On the buses: Tales of the unexpected

Some of you may be familiar with my rants on Twitter about my bus escapades. Pull up a seat and hear some more.

Some years ago, when the Government in its wisdom decided to make an annual bus/rail ticket tax deductible I signed up. No need for a second car, and the bus station wasn’t too far from work. And when we moved offices for the first time I was even closer to the station. Ah, those were the days. Now my journey is a lot messier. You see, we moved offices again last October and now I need 2 buses or, if the weather is good – which it normally isn’t – I’ll get off my regular bus and walk the 15 minutes or so to work.

But enough of that. My real concern here is what goes on aboard the bus. And sometimes it’s not very pleasant. For example, a fight broke out behind me one day. I looked behind and there was one of Ireland’s fine young men kicking the bejayzus out of another lad. All this at 6.45am. That certainly woke me up. The assailant eventually got off the bus and we all settled back into normality.

Then there’s the old guy who likes nothing more than sitting next to young females. No, I’m not talking about myself, thank you. He’s a little more feeble than myself and also deafer, so the poor girl has to repeat herself constantly. And I have to listen.

One of our drivers is somewhat lacking in patience and manners. He’s a master at beeping whenever fellow drivers stray near him. Which is all very well later in the day, but first thing in the morning? He has also been known to swear loudly at offending drivers, so loudly that all aboard can hear. Two nuns one day listened to his full repertoire of swear words. Not very nice, nor considerate. One memorable day he stopped his fully-laden double decker bus and got out to blast an unfortunate motorist silly enough to park at the bus stop. What’s a guy like him doing in a stressful job like that?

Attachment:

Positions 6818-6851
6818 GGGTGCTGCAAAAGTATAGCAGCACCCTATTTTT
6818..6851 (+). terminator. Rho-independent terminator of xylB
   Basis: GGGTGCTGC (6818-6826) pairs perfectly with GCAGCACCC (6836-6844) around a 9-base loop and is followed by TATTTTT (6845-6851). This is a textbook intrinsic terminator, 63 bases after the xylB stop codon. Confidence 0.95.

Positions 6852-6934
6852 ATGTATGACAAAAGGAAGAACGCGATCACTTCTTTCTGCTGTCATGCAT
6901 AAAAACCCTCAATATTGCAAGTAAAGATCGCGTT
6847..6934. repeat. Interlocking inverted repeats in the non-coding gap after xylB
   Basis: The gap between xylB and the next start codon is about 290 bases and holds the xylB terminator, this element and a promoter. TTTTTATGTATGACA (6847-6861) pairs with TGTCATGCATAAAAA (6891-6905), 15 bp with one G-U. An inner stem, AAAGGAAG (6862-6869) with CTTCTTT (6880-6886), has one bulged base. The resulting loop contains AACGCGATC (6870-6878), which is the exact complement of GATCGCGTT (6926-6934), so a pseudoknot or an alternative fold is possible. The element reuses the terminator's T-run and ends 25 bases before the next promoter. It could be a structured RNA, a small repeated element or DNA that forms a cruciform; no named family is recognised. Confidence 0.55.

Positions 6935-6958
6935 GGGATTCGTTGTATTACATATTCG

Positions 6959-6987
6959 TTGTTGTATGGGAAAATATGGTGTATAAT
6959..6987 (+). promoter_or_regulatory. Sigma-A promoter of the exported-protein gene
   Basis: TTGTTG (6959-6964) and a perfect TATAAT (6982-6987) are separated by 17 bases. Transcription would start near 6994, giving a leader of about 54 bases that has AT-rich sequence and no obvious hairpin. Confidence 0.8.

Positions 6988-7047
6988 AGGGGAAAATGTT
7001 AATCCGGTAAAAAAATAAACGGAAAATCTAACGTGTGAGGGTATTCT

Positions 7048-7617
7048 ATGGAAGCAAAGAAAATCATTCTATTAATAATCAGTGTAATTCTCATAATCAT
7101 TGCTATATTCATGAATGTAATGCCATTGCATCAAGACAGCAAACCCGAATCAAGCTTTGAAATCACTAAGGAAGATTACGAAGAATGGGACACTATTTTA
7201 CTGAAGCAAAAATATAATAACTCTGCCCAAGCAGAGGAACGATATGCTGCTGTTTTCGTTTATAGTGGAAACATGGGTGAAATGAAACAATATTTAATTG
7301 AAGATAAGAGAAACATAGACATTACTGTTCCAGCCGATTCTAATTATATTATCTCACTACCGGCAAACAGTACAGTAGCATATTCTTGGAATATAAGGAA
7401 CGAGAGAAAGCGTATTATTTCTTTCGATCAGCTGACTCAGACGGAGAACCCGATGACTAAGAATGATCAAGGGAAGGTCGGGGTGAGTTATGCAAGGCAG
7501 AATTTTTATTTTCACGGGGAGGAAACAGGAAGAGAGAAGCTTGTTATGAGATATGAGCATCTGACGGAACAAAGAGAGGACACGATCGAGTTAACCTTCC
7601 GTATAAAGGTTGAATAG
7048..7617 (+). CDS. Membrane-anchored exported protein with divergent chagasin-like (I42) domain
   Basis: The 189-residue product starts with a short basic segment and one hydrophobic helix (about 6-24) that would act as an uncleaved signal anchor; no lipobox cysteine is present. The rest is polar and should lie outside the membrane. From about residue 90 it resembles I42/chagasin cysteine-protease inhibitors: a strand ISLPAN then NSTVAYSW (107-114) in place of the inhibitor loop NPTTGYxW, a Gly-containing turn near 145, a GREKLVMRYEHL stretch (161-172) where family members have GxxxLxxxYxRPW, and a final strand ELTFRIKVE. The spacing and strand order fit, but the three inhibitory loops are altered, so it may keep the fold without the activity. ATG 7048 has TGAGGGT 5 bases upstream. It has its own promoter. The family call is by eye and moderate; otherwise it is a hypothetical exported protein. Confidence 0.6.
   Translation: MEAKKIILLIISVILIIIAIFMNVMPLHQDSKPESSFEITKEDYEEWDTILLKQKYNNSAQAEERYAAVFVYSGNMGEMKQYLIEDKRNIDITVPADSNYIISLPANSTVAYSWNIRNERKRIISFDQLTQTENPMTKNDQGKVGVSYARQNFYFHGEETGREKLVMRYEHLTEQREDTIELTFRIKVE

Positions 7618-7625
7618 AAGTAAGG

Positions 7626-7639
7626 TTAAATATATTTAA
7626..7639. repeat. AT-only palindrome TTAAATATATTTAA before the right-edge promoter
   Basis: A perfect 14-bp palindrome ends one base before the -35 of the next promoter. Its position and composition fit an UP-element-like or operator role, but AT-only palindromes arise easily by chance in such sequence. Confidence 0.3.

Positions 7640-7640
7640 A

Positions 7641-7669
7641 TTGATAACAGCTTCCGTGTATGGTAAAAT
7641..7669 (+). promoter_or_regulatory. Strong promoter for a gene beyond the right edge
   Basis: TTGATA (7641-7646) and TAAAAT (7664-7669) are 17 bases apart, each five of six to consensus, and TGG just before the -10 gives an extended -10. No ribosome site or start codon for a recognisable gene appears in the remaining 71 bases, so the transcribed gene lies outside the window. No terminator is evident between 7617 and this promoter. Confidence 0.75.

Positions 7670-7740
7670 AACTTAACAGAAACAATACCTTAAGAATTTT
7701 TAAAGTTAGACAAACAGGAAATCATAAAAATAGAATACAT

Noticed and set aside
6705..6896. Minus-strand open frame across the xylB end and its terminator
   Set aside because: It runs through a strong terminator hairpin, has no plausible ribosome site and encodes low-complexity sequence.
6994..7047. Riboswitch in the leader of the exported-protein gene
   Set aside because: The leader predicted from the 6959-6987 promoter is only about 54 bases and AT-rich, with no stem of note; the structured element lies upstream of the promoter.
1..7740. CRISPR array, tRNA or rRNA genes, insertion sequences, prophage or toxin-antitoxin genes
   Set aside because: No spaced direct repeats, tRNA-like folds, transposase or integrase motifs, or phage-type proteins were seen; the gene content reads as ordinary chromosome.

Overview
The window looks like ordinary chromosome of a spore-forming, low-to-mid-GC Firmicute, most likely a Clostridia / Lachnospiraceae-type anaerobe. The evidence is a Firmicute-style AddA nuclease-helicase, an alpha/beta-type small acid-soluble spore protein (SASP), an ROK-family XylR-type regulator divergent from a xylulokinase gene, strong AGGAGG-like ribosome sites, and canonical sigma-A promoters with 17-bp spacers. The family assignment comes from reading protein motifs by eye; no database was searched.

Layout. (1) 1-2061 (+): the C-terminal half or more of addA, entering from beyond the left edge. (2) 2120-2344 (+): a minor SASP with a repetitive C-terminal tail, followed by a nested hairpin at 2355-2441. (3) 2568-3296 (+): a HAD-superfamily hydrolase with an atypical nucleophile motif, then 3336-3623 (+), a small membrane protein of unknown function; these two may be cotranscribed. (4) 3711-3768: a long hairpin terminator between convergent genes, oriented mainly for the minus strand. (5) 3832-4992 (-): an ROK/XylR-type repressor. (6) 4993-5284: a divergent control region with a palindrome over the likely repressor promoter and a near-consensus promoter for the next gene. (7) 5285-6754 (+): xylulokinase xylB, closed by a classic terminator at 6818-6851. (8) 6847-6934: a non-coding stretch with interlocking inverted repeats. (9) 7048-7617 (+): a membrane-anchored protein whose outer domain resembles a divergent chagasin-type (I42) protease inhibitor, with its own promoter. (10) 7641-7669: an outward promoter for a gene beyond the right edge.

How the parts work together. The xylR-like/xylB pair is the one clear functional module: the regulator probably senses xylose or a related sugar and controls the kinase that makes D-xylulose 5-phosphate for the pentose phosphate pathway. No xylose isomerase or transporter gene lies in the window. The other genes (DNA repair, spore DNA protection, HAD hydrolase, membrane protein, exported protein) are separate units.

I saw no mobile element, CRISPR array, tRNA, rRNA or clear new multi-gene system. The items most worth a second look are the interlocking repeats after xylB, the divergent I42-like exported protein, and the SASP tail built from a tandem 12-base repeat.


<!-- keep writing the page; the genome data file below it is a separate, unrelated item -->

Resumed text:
Another lovely driver was known for her gruff manner. She delighted in throwing her authority around and practically spitting venom at some passengers who she had taken a dislike to. She could be nice, in fairness, it’s just that I can’t remember what year that was. And she had a nasty little habit of sticking to rules, such as never picking up a passenger other than at a bus stop. Too bad if the rain was bucketing down, the bus was stuck at traffic lights by the station and you were knocking on the doors trying to get aboard. She would look straight ahead and ignore you. I always thought she delighted in that power of being able to keep the door shut.

Then we have what I call the sardine drivers, who pack every available space on the bus, and too bad on everyone trying to suck air into their lungs and get home without being crushed. Too often, especially in the evening rush, our double decker is full before it even leaves the station. So much so that we might have 5 or 6 people standing. No bother to our intrepid drivers – they simply pick everyone else up on the way, meaning those unlucky enough to be standing find themselves barely able to touch the ground with their toes. Strangely enough, other drivers speed past luckless passengers even though there is plenty of standing room. Go figure.

There’s more, but I’ll wait for another day. Who knows what awaits me on the bus tomorrow – if it arrives that is.

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One thought on “On the buses: Tales of the unexpected

  1. You certainly see life on the buses. Some drivers are nice.. one particular guy always has a smile and a word for everyone while others wouldn’t give you the time of day..,I always think if you hate the job so much why do it ..not as bad as years ago tho when standing waiting for the bus if you didn’t have the hand out it just passed. And that was me having to walk miles pushing a pram..happy days..love your blogs Tom..😊

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